NOTE: GrowthBeat -- VentureBeat's provocative new marketing-tech event -- is a week away! We've gathered the best and brightest to explore the data, apps, and science of successful marketing. Get the full scoop here, and grab your tickets while they last.
Consumer Reports just can’t avoid getting in the mobile fanboy crosshairs.
The review outfit today officially recommended Apple’s iPhone 4S, after famously dissing last year’s iPhone 4 because of antenna problems.
But despite the recommendation, Consumer Reports still rated several Android phones higher than the iPhone 4S — which will surely rile Apple fans once again.
Consumer Reports’ Mike Gigas writes, “In special reception tests of the iPhone 4S that duplicated those we did on the iPhone 4, the newer phone did not display the same reception flaw, which involves a loss of signal strength when you touch a spot on the phone’s lower left side while you’re in an area with a weak signal.”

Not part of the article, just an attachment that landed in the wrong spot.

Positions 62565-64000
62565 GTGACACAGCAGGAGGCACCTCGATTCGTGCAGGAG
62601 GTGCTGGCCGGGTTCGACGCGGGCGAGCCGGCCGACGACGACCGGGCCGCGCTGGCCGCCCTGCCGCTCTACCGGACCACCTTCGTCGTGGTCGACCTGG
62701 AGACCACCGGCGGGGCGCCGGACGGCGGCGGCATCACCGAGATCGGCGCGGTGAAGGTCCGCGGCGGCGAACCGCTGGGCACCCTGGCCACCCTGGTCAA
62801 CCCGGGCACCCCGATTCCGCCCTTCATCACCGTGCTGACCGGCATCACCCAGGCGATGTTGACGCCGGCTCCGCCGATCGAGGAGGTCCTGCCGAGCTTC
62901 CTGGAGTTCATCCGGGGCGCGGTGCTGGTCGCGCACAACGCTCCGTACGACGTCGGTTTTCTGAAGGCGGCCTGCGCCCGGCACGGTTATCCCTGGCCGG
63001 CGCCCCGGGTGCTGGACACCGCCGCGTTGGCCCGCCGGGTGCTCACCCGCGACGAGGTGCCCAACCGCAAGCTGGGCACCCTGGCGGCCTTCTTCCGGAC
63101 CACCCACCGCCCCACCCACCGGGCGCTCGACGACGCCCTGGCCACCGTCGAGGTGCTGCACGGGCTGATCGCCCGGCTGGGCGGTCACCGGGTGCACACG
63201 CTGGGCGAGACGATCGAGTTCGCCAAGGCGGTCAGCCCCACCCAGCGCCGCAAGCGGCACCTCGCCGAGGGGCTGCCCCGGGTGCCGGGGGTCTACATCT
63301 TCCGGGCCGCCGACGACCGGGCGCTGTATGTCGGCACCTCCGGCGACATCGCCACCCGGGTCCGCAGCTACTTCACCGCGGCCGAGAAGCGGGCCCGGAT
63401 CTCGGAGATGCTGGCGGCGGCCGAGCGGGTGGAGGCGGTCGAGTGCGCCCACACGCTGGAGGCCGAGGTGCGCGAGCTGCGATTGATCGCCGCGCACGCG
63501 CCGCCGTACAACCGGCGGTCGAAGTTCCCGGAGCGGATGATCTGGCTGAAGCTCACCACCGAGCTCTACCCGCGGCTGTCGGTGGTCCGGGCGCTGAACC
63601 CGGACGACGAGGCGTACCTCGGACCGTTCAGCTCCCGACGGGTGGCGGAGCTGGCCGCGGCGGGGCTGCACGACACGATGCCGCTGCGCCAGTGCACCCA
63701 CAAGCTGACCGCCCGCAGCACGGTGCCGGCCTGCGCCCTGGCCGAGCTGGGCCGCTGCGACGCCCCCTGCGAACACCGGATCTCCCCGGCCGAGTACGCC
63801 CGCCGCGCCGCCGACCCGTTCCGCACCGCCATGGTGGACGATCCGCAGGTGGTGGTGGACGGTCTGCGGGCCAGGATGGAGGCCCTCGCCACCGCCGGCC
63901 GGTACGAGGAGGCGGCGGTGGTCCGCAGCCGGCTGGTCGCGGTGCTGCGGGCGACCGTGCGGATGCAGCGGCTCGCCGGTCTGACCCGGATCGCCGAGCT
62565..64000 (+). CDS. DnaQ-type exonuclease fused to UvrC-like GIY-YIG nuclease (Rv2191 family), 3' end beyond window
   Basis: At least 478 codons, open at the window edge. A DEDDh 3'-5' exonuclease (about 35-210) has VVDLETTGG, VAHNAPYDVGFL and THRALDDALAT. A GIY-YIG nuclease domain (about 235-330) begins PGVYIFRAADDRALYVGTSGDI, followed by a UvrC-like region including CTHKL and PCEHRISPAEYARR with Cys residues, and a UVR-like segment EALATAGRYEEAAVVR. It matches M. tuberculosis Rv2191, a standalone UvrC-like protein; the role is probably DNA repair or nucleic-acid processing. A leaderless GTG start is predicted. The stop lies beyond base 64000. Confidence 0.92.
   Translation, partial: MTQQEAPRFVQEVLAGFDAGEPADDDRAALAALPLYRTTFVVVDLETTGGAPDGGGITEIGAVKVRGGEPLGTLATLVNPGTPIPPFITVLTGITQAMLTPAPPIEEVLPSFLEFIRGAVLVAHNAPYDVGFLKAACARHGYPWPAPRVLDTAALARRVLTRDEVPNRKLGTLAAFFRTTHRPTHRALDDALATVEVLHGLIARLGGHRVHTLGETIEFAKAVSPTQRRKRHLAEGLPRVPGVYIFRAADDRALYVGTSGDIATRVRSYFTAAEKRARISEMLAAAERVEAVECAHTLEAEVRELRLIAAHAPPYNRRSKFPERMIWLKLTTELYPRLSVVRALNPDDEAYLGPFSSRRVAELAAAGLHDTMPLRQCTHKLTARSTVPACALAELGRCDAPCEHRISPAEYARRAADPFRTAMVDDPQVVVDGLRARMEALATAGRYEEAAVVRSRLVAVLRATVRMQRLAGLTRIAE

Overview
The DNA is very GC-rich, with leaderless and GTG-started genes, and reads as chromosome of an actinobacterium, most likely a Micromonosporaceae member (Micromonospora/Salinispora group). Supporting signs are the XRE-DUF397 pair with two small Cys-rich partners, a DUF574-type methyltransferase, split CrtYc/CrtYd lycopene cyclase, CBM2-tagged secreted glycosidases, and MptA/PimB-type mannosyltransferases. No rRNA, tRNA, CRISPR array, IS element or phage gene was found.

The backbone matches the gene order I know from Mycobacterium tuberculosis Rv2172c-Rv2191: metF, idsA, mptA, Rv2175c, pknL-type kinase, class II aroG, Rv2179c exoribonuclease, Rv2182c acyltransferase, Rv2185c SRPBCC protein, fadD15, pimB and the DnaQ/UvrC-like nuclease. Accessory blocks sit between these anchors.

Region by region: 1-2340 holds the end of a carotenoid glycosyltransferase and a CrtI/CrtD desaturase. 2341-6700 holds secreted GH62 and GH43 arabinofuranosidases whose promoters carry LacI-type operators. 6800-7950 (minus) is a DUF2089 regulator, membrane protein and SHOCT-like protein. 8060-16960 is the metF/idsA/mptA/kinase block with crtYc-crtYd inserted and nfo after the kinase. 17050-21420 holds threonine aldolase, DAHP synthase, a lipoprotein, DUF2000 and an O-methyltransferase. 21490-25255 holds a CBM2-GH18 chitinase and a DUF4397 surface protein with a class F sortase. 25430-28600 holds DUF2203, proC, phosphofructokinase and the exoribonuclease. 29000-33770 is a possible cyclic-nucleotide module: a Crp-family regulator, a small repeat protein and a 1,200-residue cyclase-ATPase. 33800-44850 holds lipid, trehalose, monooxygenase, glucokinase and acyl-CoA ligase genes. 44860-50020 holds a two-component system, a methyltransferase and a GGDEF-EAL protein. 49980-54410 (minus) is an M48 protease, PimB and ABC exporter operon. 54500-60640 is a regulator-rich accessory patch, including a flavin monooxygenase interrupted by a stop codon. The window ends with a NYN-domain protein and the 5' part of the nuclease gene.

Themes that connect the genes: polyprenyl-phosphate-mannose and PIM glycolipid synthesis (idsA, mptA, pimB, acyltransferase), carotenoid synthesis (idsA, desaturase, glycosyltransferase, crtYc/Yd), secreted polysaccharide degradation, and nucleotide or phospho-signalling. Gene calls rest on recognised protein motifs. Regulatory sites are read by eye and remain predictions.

Because of the iPhone 4 antenna issue, dubbed antennagate, Apple was forced to hand out free bumper cases. “We aren’t perfect,” Apple CEO Steve Jobs said last year about the situation, in a rare apologetic moment.
Consumer Reports noted that the iPhone 4S scored well in its battery testing, despite consumers complaining of battery issues (this writer’s iPhone 4S had to be replaced because of battery problems). The outfit says it will retest the iPhone 4S after Apple releases its battery fix.
Consumer Reports still rated high-end Android phones higher, like the Samsung Galaxy S II and the Motorola Droid Bionic, because of their bigger screens and fast 4G LTE connectivity. The organization also rated the LG Thrill higher than the iPhone 4S because of its ability to create 3D photos and videos, both relatively gimmicky features. It’s a recommendation that, honestly, makes me think twice about trusting anything Consumer Reports says now.